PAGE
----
Inpatient Bridging for Patients on Warfarin

Inpatient Bridging - Patient Instruction Form

Outpatient Bridging for Patients on Warfarin

Outpatient Bridging - Patient Instruction Form

Direct Oral Anticoagulants (DOACs)Patient Education Comparison

Apixaban (Eliquis)FDA Patient medication guideTreatment with apixaban

Betrixaban (Bevyxxa)FDA Patient medication guide

Dabigatran (Pradaxa)FDA Patient medication guideTreatment with dabigatran

Edoxaban (Savaysa)Patient medication guide

Enoxaprin (Lovenox)Treatment with enoxaparin

Rivaroxaban (Xarelto)FDA Patient medication guideTreatment with rivaroxaban

Direct Oral Anticoagulants (DOACs)DOAC Patient Education Comparison

Venous ThromboembolismPreventing Blood Clots: while you are in the hospitalTreating Blood Clots: deep vein thrombosis (DVT) and pulmonary embolism (PE) and how they are treated

OtherHow to give yourself a subcutaneous (SQ) injectionMedicines to avoid before surgeryHerbal products: what warfarin patients need to knowPreventing and treating nosebleedsWearing compression stockings When to call your anticoagulation clinicMemory aids in taking medicationsWhen to call your Anticoagulation Clinic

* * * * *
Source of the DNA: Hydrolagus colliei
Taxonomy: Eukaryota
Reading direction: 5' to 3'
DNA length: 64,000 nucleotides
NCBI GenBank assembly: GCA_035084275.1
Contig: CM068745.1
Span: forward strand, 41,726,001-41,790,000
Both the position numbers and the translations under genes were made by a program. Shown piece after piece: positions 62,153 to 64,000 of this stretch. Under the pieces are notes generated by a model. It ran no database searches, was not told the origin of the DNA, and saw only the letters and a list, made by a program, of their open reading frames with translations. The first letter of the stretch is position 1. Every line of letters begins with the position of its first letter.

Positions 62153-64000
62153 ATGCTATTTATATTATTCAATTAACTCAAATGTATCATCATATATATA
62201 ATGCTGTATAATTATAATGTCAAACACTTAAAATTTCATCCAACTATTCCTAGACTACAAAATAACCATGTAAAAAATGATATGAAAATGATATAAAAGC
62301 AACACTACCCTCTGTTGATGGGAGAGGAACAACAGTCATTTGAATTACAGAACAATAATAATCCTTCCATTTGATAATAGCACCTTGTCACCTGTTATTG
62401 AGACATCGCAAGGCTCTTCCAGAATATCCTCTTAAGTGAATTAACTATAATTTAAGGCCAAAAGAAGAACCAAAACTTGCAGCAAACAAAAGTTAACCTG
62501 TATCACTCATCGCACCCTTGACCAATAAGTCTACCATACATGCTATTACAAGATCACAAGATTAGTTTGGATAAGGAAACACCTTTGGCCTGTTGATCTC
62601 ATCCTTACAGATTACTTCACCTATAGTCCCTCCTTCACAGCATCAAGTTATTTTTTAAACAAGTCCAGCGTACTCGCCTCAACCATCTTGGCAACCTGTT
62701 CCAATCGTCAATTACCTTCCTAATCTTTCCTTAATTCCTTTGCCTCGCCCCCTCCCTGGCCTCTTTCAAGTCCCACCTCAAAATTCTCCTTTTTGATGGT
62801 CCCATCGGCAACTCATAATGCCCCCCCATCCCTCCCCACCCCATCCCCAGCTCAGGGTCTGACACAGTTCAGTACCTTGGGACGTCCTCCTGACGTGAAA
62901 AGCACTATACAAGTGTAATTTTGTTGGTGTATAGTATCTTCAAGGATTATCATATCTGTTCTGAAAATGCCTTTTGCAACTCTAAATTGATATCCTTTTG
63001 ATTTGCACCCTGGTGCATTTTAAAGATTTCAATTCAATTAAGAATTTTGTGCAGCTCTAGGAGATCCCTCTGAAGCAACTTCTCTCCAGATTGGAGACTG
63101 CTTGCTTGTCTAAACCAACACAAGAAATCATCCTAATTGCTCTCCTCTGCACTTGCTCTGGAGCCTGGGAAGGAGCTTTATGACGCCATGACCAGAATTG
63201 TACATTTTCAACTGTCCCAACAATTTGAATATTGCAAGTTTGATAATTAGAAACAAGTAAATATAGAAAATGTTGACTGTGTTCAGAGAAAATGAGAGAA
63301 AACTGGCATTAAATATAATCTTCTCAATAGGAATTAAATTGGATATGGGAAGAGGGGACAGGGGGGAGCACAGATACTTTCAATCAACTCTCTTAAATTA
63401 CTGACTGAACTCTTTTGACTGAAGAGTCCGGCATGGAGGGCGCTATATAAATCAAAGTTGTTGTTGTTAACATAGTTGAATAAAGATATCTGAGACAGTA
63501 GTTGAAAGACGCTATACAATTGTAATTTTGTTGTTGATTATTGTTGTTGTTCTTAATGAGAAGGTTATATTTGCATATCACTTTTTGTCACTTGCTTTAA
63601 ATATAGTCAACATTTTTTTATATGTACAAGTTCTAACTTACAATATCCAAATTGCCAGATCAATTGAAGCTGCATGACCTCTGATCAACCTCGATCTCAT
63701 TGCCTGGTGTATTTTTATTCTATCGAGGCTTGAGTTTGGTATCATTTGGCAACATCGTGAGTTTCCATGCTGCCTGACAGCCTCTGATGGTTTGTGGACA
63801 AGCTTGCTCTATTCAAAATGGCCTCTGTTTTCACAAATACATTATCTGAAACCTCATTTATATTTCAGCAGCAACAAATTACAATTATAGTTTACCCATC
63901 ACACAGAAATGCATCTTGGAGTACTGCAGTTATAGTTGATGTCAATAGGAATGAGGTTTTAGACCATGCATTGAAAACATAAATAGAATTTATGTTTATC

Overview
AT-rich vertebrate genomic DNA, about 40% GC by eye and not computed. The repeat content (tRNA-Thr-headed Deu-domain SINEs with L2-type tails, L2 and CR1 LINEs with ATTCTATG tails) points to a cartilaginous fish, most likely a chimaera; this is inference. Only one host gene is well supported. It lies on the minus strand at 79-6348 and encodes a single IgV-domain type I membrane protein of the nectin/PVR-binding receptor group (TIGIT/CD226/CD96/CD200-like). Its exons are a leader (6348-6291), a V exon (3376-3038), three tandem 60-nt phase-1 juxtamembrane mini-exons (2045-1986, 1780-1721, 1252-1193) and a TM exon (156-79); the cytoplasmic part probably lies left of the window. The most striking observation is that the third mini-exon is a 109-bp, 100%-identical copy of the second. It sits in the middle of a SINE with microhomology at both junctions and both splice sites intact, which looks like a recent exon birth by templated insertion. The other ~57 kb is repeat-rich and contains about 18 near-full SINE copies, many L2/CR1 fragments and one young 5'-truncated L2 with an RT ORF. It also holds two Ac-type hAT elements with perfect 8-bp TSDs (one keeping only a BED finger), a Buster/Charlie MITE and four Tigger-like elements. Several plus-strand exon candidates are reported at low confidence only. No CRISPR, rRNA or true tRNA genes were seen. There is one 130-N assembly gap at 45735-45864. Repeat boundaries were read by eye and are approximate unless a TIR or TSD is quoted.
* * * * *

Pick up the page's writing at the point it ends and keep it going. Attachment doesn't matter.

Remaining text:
D DEPRESSION (Major Depressive Disorder) :

General Patient Information

National Suicide Prevention LifelineWebSite: 1-800-273-8255

Make a Safety Plan


General Patient Information

Substance abuse Resource Guide

Tobacco Abuse Resource Guide


Acute Pain ManagementKey terms in pain managementManaging acute painCommon medications used to manage pain

Chronic Pain Management

Management of chronic pain

Opioid Overdose :

Scope of the problem

General Safety Advice

5 essential steps for 1st responders

Useful resources

LINE CARE (long-term access lines)

PICC Line – Patient Line Care Instructions

Implanted Ports – Patient Information Booklet

Groshung Catheter – Patient Information Booklet